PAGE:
Commercial property auctions are cranking into gear as much as residential now that spring is on its way, raising the chances of that property you have your eye on going under the hammer. If so, being well-informed across all aspects of buying commercial real estate can become more important than ever – as your pre-auction due diligence will be as much the key to calm, sensible bidding as it will to a successful outcome, as these following auction tips explain: 

1. Know what you want:

“Create a commercial buyer’s brief,” advises Rich Harvey, buyer’s agent and CEO of  “Otherwise you’ll be looking everywhere at every type of property. Identify the asset class you want - whether that’s industrial, retail, medical and have clear parameters about what that property needs to deliver for you.”

2. Then understand what that asset class means:

While it’s all well and good to have a cheque in hand, ready to buy on the spot should the auction go in your favour, the loan to value ratios will vary depending on the asset class you’re buying. “Don’t go into these things unless you have done your research,” warns Anthony Bray, director of sales and investments NSW for Cushman & Wakefield. “Understand the nature of the asset class you are buying and most importantly, how it is viewed by the bank.” This is because unlike residential where loan to value ratios are fairly standard, commercial LVRs can vary widely. “So if you’re buying a petrol station for instance, and say it’s 25 years old then the bank may only lend you 50% of the purchase price which is a problem if you thought you could borrow 80%.”

3. Carry out due diligence:

As with buying residential, having a building and pest inspection report carried out is highly recommended. You want to know whether the building is structurally sound, if renovations are required or if it contains materials that may have to be removed such as asbestos.

“If you’re buying into a strata get a strata inspection done and speak with the strata manager to make an assessment on whether it’s a well-managed strip,” Mr Harvey says.

4. Do not skimp on due diligence, either:

Pre-auction due diligence is important in all cases and even more so when a buyer is intending to use their self-managed superannuation fund.

“This is when carrying out extra due diligence is highly advisable especially into the potential for future vacancies – as vacancy becomes the biggest risk factor when someone is using their SMSF,” Mr Harvey says.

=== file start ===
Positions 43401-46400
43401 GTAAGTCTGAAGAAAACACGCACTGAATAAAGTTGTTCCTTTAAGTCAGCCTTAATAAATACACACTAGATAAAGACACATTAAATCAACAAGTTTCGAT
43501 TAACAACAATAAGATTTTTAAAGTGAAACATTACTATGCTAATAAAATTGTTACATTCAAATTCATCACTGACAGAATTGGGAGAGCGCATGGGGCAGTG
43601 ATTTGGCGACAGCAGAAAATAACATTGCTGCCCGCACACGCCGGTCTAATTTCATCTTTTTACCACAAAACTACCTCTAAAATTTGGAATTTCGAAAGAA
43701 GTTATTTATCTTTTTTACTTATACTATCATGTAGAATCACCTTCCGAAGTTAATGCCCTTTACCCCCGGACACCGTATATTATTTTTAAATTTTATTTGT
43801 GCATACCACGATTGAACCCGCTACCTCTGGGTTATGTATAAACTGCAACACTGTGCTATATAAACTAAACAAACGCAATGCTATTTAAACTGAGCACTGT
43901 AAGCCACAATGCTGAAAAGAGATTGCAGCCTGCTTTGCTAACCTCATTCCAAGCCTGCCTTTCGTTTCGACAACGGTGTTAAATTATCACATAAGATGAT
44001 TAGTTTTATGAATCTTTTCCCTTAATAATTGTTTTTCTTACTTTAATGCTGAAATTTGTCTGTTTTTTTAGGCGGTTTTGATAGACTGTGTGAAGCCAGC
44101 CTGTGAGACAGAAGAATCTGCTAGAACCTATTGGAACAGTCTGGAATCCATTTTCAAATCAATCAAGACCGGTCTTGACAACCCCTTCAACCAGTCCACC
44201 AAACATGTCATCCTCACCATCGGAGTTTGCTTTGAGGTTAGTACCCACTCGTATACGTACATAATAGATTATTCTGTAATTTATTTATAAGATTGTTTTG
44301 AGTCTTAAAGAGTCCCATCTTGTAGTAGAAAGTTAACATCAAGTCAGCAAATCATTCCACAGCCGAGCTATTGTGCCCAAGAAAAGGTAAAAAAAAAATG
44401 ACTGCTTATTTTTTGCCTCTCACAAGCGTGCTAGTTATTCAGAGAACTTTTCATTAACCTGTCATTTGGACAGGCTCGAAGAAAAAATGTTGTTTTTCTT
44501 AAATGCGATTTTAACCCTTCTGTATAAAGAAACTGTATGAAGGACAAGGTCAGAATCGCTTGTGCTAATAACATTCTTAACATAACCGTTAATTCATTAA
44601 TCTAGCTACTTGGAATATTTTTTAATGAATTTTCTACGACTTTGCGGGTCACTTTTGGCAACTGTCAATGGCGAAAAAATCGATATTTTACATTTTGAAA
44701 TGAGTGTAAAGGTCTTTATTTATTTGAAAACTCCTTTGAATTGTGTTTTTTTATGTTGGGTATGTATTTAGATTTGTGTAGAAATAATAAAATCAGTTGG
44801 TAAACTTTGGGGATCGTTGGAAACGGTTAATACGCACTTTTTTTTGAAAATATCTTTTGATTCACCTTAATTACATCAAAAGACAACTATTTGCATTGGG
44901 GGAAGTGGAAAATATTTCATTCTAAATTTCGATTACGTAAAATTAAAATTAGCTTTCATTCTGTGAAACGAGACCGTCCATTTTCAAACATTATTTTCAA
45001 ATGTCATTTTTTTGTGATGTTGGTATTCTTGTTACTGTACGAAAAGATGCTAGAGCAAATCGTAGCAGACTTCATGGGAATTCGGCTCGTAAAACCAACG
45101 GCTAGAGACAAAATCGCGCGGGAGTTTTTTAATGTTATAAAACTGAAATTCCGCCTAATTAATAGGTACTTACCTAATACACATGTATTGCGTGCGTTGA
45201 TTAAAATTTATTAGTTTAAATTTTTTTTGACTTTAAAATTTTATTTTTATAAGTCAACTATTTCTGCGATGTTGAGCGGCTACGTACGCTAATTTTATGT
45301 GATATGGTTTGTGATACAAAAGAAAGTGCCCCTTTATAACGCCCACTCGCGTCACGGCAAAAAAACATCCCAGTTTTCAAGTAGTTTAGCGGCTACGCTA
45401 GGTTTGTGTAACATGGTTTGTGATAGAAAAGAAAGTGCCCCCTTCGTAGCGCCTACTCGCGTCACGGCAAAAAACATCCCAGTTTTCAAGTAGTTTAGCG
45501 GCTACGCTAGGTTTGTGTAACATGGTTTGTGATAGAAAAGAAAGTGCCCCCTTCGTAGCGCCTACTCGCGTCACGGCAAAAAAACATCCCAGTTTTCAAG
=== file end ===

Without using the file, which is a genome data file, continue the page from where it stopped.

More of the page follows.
“This would also have to be one of the biggest differences between buying residential and commercial property, especially as a property’s value is also largely determined by the value and quality of the lease. The value is very much based on the capital rate which is based on the lease.”

Also, when purchasing in a company or superfund make sure all paperwork is done and set up correctly.

5. Understand the GST aspect:

Again, this is another big difference between buying commercial and residential. “You need to understand your tax liabilities particularly with GST,” Mr Bray explains. “If it’s sold as a going concern with tenant you won’t be responsible to pay GST on top of the purchase price.

“However, if you buy commercial property that is vacant you will have to pay GST before settlement which is excluded from and on top of the purchase price. Depending on your tax structure you can generally claim that back, but you have to make sure that the structure is there in the first place. GST is not funded by the banks - it’s up to you to pay it.”

Buyers in this situation also need to know that GST must be paid before banks will settle. “Being 10% of the value of the property, the rules around GST is a big one to be aware of,” Mr Bray says.


6. Buyer beware the dummy bidder:

Another key difference between residential and commercial auctions is that commercial purchasers are not required to register. “With the smooth operators you would never know if they were real or not and that means that sometimes you have to be careful you’re not bidding against yourself,” warns Mr Bray. Frustratingly, there is no hard and fast solution and while one would hope to strike honourable people, the fake bidder is definitely one to look out for.

7. Seek expert help:

Using a buyer’s agent to bid on your behalf can help lower the risks of falling foul of the fake bidder. Also, a buyer’s agent can find hidden purchase opportunities, as they make it their job to seek out off-market properties for clients.

8. Research – then go the extra mile:

“Even more than residential, with commercial property it’s very important to get advice on the property’s location and the risk factors regarding that location,” Mr Harvey says. “The yield can be a reflection of the risk – a property with an attractively high 9% to 10% minimum gross yield may come with a high risk of vacancy because of its location on the outskirts of a region whereas a property with a lower yield in the middle of a busy city area carries a low risk of becoming vacant.”